How Often and How Far...? - Page 2 - SailNet Community
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post #11 of 28 Old 10-10-2011
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Hey,

My boat is on a mooring in a marina that is about 15 minutes from my house. I usually sail twice a week - once during the week and once on the weekend. Most of my sails are short, about 2 hours long. I'll spend the occasional weekend aboard.

I sail on the Long Island Sound, and the sailing season for me is April to November.

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Mt. Sinai, NY

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post #12 of 28 Old 10-10-2011
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Quote:
Originally Posted by Faster View Post
Roller main, full cockpit enclosure (despite no real winter), watermaker, living in the lap of luxury and WE'RE the wimps???


Hey its not unusual for us to get down to nigh on ten degrees F mid winter .... brrr ..... don't talk to me about cold ....


whoops, sorry , shoudl read ten degrees C ....

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post #13 of 28 Old 10-11-2011
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While living in the Northeast during the April - October season sailed 3-5 times a week.

In the winter sailed every Sunday.
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post #14 of 28 Old 10-11-2011
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My little Cal is on my dock in the backyard...so spoiled...I was sailing every day until I fouled up my back. Now I have to sneak out when the GFs not looking.
I'm not supposed to do anything for a couple weeks but the wind has been awesome. Feel like a caged dog...staring out the slider door, watching the wind flow in a even, steady, curve down the lake is torture.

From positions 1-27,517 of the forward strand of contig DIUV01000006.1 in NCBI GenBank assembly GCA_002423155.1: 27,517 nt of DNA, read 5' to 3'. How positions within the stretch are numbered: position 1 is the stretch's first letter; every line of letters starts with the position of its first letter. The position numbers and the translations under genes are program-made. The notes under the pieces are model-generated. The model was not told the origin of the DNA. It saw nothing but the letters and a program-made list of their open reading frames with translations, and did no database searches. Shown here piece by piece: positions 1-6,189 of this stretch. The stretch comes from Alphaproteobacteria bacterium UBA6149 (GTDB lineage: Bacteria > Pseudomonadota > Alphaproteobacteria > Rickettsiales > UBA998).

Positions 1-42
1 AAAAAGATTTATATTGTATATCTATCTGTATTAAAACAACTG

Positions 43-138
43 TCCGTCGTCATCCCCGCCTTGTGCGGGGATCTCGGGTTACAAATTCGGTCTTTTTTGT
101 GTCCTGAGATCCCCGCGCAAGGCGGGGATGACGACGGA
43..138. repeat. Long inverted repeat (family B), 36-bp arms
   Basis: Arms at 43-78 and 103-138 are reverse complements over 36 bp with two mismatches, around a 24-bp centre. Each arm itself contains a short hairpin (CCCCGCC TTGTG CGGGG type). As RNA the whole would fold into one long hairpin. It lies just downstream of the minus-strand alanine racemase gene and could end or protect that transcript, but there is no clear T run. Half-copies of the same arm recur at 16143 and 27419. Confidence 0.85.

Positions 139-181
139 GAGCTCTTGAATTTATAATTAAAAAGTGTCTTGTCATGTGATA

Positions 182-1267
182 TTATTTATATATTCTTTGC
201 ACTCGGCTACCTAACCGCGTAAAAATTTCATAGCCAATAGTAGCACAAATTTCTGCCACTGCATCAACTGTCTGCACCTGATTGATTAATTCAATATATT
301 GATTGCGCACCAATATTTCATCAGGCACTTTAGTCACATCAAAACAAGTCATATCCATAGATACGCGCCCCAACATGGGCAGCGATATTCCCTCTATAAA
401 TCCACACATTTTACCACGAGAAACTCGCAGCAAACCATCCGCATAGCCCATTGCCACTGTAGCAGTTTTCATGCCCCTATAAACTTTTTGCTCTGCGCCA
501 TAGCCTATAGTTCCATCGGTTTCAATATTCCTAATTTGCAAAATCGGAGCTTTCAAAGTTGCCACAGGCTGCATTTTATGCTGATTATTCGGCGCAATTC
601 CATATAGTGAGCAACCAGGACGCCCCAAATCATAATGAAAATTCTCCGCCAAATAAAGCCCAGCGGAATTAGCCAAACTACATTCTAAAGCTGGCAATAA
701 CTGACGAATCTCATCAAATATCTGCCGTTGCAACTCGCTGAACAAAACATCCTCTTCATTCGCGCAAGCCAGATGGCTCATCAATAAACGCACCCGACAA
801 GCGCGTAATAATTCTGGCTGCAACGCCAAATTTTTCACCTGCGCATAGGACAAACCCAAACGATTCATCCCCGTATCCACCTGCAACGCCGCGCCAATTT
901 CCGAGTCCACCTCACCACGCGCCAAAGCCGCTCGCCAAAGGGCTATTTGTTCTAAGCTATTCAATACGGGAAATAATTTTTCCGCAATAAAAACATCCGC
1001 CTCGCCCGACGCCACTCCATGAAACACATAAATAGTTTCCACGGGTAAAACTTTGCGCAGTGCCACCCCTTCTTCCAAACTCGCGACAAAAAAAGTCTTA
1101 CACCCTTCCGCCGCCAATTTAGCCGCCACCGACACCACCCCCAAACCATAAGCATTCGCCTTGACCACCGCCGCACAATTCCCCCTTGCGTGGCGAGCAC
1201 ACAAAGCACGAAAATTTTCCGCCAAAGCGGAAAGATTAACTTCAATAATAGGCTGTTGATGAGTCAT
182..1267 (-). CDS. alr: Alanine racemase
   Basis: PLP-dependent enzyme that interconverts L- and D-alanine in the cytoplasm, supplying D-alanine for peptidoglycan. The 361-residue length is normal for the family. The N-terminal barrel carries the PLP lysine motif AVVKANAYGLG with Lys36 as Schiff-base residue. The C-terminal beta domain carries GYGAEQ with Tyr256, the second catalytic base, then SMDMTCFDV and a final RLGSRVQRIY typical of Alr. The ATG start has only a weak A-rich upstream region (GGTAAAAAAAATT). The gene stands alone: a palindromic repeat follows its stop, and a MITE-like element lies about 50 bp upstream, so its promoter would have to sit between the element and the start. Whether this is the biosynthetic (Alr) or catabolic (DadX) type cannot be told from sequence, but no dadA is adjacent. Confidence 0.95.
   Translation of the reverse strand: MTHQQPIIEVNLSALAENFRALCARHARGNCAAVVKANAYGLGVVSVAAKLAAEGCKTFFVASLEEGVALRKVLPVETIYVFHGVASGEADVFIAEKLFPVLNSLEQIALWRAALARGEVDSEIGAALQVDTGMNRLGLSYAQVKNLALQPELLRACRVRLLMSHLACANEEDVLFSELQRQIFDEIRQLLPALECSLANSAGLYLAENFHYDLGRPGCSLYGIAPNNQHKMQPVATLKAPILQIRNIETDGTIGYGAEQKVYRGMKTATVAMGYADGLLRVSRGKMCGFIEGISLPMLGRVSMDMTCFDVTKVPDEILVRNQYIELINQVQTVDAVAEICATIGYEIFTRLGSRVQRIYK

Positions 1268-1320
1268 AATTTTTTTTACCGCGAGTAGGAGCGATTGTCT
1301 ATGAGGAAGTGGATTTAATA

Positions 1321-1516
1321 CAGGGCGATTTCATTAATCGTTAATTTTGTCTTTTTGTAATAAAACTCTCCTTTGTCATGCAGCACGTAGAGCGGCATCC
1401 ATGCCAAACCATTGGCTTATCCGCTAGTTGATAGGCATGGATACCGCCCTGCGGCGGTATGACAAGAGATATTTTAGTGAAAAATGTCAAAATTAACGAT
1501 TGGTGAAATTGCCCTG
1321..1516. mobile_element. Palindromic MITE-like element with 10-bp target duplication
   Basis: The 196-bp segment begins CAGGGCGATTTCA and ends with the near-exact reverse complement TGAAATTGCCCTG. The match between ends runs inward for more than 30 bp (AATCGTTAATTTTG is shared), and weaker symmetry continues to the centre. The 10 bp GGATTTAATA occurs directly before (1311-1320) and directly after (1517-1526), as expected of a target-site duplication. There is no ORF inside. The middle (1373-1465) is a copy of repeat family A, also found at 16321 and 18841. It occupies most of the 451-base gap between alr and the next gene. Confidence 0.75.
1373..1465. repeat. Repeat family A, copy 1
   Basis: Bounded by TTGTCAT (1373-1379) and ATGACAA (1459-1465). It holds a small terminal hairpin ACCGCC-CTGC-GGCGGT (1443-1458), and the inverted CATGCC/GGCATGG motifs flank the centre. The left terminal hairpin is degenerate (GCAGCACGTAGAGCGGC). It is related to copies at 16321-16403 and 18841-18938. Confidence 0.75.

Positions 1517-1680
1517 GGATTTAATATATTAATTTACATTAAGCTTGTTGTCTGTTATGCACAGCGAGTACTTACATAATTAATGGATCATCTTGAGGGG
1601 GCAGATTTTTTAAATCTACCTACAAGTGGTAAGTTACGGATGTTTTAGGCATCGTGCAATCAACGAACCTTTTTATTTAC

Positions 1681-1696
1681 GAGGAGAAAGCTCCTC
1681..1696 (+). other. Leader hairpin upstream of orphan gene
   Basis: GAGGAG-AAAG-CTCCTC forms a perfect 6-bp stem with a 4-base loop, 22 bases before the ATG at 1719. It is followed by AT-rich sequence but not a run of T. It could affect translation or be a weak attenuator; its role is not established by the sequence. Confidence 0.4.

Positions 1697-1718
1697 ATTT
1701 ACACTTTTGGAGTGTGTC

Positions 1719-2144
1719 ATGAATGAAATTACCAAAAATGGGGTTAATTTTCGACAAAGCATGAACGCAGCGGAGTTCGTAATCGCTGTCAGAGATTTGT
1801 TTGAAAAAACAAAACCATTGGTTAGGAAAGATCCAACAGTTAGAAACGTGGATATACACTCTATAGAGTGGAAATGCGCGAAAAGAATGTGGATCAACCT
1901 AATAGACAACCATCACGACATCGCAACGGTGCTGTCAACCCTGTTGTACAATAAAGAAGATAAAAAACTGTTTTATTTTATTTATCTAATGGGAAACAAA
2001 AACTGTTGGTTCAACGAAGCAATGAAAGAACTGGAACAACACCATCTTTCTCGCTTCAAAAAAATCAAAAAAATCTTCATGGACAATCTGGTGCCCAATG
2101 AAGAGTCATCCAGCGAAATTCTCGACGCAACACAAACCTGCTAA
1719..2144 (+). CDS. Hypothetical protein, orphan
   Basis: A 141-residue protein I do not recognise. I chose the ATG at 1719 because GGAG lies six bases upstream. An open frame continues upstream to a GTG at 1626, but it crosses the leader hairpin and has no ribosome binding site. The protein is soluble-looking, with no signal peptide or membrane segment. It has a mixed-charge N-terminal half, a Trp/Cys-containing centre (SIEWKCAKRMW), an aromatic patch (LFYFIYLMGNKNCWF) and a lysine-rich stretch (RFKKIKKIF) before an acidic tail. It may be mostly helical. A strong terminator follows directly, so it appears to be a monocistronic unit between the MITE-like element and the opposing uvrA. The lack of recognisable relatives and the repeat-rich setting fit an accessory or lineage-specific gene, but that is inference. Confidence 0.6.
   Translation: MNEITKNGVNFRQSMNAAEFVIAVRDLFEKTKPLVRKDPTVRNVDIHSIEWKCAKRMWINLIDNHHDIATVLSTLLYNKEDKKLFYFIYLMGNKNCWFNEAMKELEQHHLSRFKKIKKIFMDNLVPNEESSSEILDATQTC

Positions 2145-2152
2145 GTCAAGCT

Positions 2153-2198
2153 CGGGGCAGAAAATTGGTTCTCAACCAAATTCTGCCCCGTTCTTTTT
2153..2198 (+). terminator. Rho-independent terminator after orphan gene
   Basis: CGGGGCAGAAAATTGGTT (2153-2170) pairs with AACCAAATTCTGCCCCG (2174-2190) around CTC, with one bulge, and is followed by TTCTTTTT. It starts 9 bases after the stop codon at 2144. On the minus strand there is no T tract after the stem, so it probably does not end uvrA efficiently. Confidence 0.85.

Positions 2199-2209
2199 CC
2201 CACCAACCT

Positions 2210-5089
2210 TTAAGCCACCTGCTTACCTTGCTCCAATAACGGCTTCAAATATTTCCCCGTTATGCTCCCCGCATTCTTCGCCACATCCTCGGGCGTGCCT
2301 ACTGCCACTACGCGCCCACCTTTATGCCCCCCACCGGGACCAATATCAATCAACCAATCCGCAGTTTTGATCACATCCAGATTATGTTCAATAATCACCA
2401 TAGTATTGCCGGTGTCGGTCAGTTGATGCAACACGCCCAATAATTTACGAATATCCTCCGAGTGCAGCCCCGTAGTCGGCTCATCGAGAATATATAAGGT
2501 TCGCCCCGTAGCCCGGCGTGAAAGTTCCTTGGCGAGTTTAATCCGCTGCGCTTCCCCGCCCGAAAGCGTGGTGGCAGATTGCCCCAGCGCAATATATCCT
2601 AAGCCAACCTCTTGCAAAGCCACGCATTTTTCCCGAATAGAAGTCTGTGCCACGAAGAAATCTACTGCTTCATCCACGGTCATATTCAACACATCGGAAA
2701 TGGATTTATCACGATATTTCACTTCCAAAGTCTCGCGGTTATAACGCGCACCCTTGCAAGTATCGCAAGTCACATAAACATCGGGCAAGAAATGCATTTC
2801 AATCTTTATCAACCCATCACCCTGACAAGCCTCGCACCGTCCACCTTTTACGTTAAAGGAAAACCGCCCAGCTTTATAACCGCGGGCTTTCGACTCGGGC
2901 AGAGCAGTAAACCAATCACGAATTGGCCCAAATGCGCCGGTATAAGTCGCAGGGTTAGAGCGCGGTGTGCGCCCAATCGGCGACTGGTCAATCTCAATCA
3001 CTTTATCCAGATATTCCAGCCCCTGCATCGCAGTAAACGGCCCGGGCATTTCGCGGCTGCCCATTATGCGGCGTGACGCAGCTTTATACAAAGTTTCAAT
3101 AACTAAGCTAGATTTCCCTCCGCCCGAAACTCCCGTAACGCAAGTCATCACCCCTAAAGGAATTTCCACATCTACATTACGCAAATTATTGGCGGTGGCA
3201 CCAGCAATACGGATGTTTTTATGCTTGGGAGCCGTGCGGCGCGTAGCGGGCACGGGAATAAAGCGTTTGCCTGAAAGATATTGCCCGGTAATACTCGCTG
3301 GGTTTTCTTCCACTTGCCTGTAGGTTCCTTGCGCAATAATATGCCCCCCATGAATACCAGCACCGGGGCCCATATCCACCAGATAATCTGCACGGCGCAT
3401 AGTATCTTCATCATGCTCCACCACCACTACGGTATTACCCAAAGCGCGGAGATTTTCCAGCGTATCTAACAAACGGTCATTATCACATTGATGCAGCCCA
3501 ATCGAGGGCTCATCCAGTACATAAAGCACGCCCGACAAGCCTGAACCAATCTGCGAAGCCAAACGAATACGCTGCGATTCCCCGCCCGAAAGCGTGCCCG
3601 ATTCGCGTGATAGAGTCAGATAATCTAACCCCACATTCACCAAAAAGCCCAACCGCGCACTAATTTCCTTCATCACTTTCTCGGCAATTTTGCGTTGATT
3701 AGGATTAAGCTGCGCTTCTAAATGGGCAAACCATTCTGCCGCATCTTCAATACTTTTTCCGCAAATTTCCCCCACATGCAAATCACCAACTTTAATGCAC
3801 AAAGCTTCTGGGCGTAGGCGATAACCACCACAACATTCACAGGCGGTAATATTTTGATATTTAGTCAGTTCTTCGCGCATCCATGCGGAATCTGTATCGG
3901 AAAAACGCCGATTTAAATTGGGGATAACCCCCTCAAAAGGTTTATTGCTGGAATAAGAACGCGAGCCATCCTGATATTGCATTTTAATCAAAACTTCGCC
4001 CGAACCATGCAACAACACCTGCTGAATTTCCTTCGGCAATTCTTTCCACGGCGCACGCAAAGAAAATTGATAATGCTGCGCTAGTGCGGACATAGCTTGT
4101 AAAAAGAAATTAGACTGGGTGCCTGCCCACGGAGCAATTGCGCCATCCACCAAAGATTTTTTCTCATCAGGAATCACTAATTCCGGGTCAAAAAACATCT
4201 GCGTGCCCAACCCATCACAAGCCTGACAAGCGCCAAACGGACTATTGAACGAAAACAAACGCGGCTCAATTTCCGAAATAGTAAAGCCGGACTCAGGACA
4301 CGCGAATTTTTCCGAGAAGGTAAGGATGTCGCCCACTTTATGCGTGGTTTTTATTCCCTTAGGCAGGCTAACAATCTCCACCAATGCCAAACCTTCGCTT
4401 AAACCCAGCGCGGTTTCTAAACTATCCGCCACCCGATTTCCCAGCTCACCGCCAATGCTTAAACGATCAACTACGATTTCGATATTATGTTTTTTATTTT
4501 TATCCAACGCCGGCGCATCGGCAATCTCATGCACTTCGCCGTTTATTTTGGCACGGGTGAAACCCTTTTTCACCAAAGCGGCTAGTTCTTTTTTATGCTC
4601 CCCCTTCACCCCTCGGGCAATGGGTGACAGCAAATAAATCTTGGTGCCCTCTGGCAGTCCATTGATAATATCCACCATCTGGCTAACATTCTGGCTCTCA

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post #15 of 28 Old 10-11-2011
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Okay, we're going to skew your poll - fulltime liveaboards since Nov 2002; currently southbound for the winter about 1/3 of the way from Annapolis MD to St Augustine, FL. So, sailing almost every nice day. Before we moved aboard fulltime, our experience was similar to DRFerron: we kept the boat on a mooring about 3-1/2 hours from home. Left every Friday in season (late April to late September) at 3 PM and returned every Sunday sometime between 8 PM and midnight, and every weekend was a mini-vacation.


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post #16 of 28 Old 10-11-2011
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Not often enough, not long enough and not far enough. I live a 5 minute walk from my boat.

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post #17 of 28 Old 10-11-2011
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I will bet, on average, the closer one lives to their boat, the less they use it.